Q&A with ZMag’s Justin Podur in Ramallah, Palestine

For now, I think Palestinians are experiencing it as another in a series of invasions. The tanks go door
to door. The army breaks down doors with sledgehammers, arrests people,
bulldozes homes. The difference with this one, apparently, is [Israeli forces] are
going to hold what they take. It will mean an intensification of the occupation.

2002.06.20

At this writing, the Israeli
Defense Forces (IDF) have invaded Jenin and Nablus and, according to ZMag’s Justin Podur,
are amassing in the suburbs of Ramallah. Cynthia Peters spoke with him
by cell phone on Wednesday evening, June 19, 2002.

Where are you?

I am in central Ramallah, north of Jerusalem, in the Palestinian
Agricultural Research Centre (PARC) — where a lot of human rights
organizations and other non-governmental organizations (NGOs) have their
offices.

In previous attacks on Ramallah, the IDF has particularly
focused on this building. They come here, trash the computers, wipe out
the hard drives, beat and arrest people.

Our presence as observers makes
it less likely for them to be abusive. Other international volunteers
are stationed at Arafat’s compound.

What has the just announced Israeli policy of retaking pieces of the
West Bank meant on the ground?

In Jenin and Nablus, the IDF has supposedly set up mobile homes and brought in water trucks, which
suggests a more permanent stay.

For now, I think Palestinians are
experiencing it as another in a series of invasions. The tanks go door
to door. The army breaks down doors with sledgehammers, arrests people,
bulldozes homes.

The difference with this one, apparently, is they’re
going to hold what they take. It will mean an intensification of the
occupation. Whole areas could be under curfew. Palestinians will have
even fewer freedoms.

Is the fence (the Israeli constructed fence sealing off the
territories) real? Does it have any effect yet?

Yes, I think it’s real. I think they’re going to build it and complete
it. This fence is an odd creature because it’s something on which the
settlers and the peace movement have the same position: they both oppose
it.

The settlers don’t want it because they’ll be on the outside of it,
making them feel abandoned by Israel, though in reality, there will
probably be secured roads between the settlements and Israel.

(65% of Israelis have said they’d give up the settlements, which adds to the
tension between many mainstream Israelis and the settlers. The wall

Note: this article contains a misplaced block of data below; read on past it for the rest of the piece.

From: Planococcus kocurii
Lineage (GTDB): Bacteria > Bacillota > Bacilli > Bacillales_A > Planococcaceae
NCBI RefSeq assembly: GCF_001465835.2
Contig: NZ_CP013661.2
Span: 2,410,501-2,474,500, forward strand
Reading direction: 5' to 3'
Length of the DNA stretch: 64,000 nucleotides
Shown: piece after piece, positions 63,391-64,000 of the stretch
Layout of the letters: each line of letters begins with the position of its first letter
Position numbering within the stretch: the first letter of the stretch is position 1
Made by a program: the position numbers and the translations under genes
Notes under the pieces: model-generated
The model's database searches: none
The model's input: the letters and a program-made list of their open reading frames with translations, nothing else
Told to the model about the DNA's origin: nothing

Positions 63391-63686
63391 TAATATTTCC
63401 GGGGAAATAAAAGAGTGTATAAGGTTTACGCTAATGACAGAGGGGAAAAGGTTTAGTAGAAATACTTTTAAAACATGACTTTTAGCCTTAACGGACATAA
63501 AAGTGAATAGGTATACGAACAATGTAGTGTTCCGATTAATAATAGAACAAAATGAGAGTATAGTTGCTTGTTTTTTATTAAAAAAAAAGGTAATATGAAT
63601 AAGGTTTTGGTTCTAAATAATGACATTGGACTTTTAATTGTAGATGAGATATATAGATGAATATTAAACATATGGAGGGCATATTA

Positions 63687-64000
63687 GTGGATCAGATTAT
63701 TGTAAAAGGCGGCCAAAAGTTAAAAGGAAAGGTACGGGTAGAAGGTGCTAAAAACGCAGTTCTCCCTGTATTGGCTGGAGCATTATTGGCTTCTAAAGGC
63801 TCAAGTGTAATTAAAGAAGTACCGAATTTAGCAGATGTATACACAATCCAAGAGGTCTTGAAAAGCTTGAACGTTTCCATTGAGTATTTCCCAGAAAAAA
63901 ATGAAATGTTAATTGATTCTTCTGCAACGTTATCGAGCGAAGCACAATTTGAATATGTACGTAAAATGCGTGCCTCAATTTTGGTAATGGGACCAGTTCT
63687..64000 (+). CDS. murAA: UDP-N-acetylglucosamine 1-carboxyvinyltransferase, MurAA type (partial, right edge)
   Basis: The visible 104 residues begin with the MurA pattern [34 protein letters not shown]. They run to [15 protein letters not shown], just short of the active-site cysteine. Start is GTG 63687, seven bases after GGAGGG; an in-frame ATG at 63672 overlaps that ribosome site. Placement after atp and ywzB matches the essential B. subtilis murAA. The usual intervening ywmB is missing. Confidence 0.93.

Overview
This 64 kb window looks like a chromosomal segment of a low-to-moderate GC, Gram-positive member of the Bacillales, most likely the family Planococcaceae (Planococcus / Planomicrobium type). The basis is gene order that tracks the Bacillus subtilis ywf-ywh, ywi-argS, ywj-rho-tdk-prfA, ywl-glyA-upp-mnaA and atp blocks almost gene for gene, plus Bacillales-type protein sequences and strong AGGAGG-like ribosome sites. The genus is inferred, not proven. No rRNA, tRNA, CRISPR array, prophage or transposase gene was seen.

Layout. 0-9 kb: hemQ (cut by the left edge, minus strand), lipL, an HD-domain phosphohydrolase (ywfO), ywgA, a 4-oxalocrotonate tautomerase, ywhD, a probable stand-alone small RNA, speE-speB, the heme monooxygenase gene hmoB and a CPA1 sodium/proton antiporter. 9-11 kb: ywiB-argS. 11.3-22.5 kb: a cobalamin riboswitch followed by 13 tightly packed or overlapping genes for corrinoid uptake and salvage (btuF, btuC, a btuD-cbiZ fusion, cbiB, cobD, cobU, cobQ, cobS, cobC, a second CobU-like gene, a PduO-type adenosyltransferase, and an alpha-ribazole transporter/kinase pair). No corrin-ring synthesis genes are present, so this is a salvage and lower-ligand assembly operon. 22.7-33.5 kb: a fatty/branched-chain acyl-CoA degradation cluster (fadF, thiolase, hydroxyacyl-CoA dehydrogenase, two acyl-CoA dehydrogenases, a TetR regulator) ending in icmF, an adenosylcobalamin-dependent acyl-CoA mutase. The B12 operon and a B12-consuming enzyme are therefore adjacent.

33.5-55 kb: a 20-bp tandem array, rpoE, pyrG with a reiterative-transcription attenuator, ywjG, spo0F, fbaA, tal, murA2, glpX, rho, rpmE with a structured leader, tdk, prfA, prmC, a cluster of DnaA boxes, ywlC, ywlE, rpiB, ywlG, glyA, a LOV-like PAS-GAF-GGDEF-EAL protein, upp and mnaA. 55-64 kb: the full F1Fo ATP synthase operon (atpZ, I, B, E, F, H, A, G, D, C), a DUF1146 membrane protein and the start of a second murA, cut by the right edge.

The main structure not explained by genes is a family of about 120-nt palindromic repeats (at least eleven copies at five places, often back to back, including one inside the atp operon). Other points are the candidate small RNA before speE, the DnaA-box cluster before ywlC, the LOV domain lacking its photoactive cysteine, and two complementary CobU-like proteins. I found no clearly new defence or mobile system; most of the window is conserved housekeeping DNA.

could have the effect of heightening those tensions.)

The peace movement
doesn’t want it because it will make the West Bank even more like a
prison. Look at Gaza, where there already is a fence. It’s like one big
prison. There’s one way in and one way out. Unemployment is 67 percent.
Crossing checkpoints takes hours and hours. That’s what they would be
recreating on the West Bank.

They’ve already started building it in the
North. As it is currently planned, the fence will be outside the Green
line — stealing more Palestinian land.

What is Israel up to with respect to Arafat?

The peace activists I talk to here in Ramallah are afraid the Israelis
are going to attack him tonight. [ see “Israeli tanks surround Arafat compound,” June 24 (UPI):
http://interestalert.com/brand/siteia.shtml?Story=st/sn/06230000aaa041fd.upi&Sys=mckhan&Fid=PALESTIN&Type=News&Src=nlt&Filte ]

This time around, the speculation is that they might deport
him or arrest him. But it is unlikely Arafat will allow himself to be
arrested. And the Israelis know that.

My feeling is that Arafat is good
for Israel because he is easy to blame for the violence and they have
also won many concessions from him. He’s alive because they want him
alive.

Do peace activists want Bush to announce a US initiative/peace plan or
not?

Bush postponed his speech in which he planned to propose a provisional
Palestinian state. But what does this initiative really mean? Is it
credible? Most people here don’t think so.

Bush has offered no timetable
for Israeli withdrawal. He has not spoken of any consequences for Israel
regarding their continued occupation.

If Bush had a sincere peace
initiative, then Sharon would not be able to do what he’s doing. If Bush
were to do something credible, that would be welcome. But that would be
a full-scale policy change for the United States.

Any words for activists?

The more internationals who come here the better.

The International
Solidarity Movement (ISM: http://www.palsolidarity.org) has been planning “Freedom Summer” [ see “Direct Action for a Free Palestine: Freedom Summer begins June 25”: http://www.theexperiment.org/articles.php?news_id=1806
]– which
was supposed to be this big, non-violent, action-oriented solidarity
campaign. They were planning on planting trees, accompanying
Palestinians across checkpoints, and helping to rebuild recently
destroyed homes.

But now Freedom Summer is looking like it will take
place in the context of the invasion. It is more likely that ISM
activists will more play the role of witnesses and human shields.

If people want to help, they should support the ISM.

Consider coming to Palestine.

Send money to the ISM. Set up speaking engagements and media interviews for returning ISM volunteers.

And people should do all the usual stuff — write letters to the media
and to elected officials, demonstrate, talk to people. Keep up with the
news via alternative media.

Sharon’s current policy — indefinite occupation until
Palestinian-sponsored violence stops — is a continuation of his
previous policy. And we’ve seen over and over again that it yields more
violence.

There will be indefinite violence until the occupation stops.
Even if the suicide bombings stopped tomorrow, there’d still be all the
violence and indignity of the occupation.

Author: Cynthia Peters and Justin Podur

News Service: ZNet

URL: http://www.zmag.org/content/Mideast/peters_podur.cfm